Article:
Britain set to be left without environment watchdog when Brexit transition period ends

Britain is set to be left without an environment watchdog to replace the EU’s at the end of the Brexit transition period, because of government “dither and delay” over legislation.

Ministers’ flagship Environment Bill was supposed to establish a new enforcement structure for environmental regulations in time for the end of December, when EU rules stop applying.

But repeated delays to the legislation mean there is no longer enough parliamentary time for the bill to pass into law before 1 January – leaving a gaping chasm in environmental enforcement.

Environmental groups said the bill was “the most important piece of environmental law of the last decade” and that the delays would likely lead to extra environmental harm.  

“Boris Johnson’s government seems to be treating the Environment Bill like an essay crisis,” said Rebecca Newsom, head of politics at Greenpeace UK.

“Delaying this vital piece of legislation until the last minute could lead to less scrutiny, fewer chances to improve it and a cliff edge in the environmental safeguards and their enforcement once EU rules no longer apply.”

She called for a “powerful, independent watchdog that can hold ministers’ feet to the fire when it comes to protecting the living world”.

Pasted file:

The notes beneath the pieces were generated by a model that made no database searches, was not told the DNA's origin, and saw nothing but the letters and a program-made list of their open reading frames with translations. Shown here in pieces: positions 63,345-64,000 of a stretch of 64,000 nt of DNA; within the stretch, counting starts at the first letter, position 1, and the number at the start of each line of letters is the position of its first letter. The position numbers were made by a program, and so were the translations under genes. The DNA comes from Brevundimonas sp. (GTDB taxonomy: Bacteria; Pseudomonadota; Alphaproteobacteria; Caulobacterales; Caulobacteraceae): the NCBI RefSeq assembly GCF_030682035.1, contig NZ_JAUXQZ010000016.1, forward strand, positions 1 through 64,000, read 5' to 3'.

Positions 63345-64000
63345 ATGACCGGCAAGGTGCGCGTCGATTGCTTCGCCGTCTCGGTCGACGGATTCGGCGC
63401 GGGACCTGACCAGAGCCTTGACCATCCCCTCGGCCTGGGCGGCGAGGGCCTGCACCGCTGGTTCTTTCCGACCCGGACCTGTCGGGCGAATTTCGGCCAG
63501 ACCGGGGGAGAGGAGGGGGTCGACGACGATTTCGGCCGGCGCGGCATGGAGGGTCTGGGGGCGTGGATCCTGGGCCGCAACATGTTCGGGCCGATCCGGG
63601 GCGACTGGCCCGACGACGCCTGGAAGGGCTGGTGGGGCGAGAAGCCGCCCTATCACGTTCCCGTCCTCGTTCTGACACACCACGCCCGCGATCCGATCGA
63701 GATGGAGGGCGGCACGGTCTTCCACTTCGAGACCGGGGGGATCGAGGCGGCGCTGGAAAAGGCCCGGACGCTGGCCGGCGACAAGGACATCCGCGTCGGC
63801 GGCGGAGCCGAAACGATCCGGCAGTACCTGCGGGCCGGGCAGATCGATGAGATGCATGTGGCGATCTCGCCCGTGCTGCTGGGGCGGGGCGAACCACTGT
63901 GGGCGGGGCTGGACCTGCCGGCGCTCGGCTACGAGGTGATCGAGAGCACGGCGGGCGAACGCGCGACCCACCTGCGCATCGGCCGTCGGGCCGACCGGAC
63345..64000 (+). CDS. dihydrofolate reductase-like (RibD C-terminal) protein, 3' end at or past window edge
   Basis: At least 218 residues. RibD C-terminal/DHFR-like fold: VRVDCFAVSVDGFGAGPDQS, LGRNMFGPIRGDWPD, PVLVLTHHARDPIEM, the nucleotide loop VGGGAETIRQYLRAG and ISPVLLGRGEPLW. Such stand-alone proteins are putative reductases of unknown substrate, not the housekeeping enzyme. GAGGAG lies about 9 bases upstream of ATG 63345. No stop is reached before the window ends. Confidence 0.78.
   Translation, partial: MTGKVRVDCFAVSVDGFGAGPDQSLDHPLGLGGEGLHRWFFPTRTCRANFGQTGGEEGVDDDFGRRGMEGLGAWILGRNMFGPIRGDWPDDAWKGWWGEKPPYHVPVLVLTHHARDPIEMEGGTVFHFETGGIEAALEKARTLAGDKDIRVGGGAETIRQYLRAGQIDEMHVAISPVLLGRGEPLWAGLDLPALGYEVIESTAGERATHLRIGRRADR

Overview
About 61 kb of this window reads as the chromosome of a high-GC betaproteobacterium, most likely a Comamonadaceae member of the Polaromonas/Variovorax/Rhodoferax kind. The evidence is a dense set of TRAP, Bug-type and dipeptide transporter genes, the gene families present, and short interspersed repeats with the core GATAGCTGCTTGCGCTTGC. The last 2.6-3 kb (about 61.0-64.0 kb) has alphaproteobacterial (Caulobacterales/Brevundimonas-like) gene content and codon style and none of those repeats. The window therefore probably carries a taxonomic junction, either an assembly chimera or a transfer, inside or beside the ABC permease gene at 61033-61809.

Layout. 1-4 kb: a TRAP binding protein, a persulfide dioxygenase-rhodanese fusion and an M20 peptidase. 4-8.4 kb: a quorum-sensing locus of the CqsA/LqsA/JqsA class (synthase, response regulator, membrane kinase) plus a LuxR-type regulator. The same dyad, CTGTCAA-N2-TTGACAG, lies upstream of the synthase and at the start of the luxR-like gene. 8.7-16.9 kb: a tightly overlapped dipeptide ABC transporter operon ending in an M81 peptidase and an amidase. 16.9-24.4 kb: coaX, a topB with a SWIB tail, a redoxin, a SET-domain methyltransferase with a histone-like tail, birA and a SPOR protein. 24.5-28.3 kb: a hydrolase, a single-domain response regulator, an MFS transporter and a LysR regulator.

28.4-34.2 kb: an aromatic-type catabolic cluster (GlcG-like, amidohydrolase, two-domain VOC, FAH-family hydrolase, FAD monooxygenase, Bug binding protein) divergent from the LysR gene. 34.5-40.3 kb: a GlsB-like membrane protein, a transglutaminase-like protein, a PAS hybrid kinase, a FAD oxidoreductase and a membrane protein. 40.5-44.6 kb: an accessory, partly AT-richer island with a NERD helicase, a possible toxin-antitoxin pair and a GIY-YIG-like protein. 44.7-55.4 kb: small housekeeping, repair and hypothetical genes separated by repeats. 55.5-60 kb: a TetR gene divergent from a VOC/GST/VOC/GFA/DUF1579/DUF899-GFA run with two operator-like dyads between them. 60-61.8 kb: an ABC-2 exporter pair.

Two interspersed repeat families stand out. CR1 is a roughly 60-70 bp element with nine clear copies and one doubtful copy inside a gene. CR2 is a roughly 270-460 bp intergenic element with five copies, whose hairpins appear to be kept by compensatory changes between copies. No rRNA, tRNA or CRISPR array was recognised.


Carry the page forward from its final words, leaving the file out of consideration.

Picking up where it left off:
After the resumption of parliamentary business in the summer, bills on immigration, trade, pensions, and the Commonwealth Games were all brought back before MPs – but the environment bill has yet to be so.

The government has extended the bill’s timetable three times, and Labour says the latest schedule means MPs will not be able to give it detailed scrutiny until 1 December – the start of a process that takes months.

Luke Pollard, Labour’s shadow environment secretary, said: “The government’s dither and delay highlights a worrying lack of focus on the urgent need to protect our environment. We cannot afford any more government incompetence. Ministers need to act now.”

The government says it is committed to resuming passage of the bill. A Defra spokesperson said: “We are committed to a greener future, which is why we are setting ambitious goals for nature and biodiversity in our landmark Environment Bill, as well as introducing new ways to reward farmers for protecting the environment and investing £640m in the Nature for Climate Fund.

“We remain the first major economy to legislate for net zero, and as we build back greener from the coronavirus pandemic we are committed to shaping a cleaner and more resilient society.”

The UK left the EU earlier this year, but the Brexit transition period under which all EU rules continue to apply to Britain is set to end on 31 December. The EU and UK are trying to negotiate a free trade agreement before this date to facilitate trade.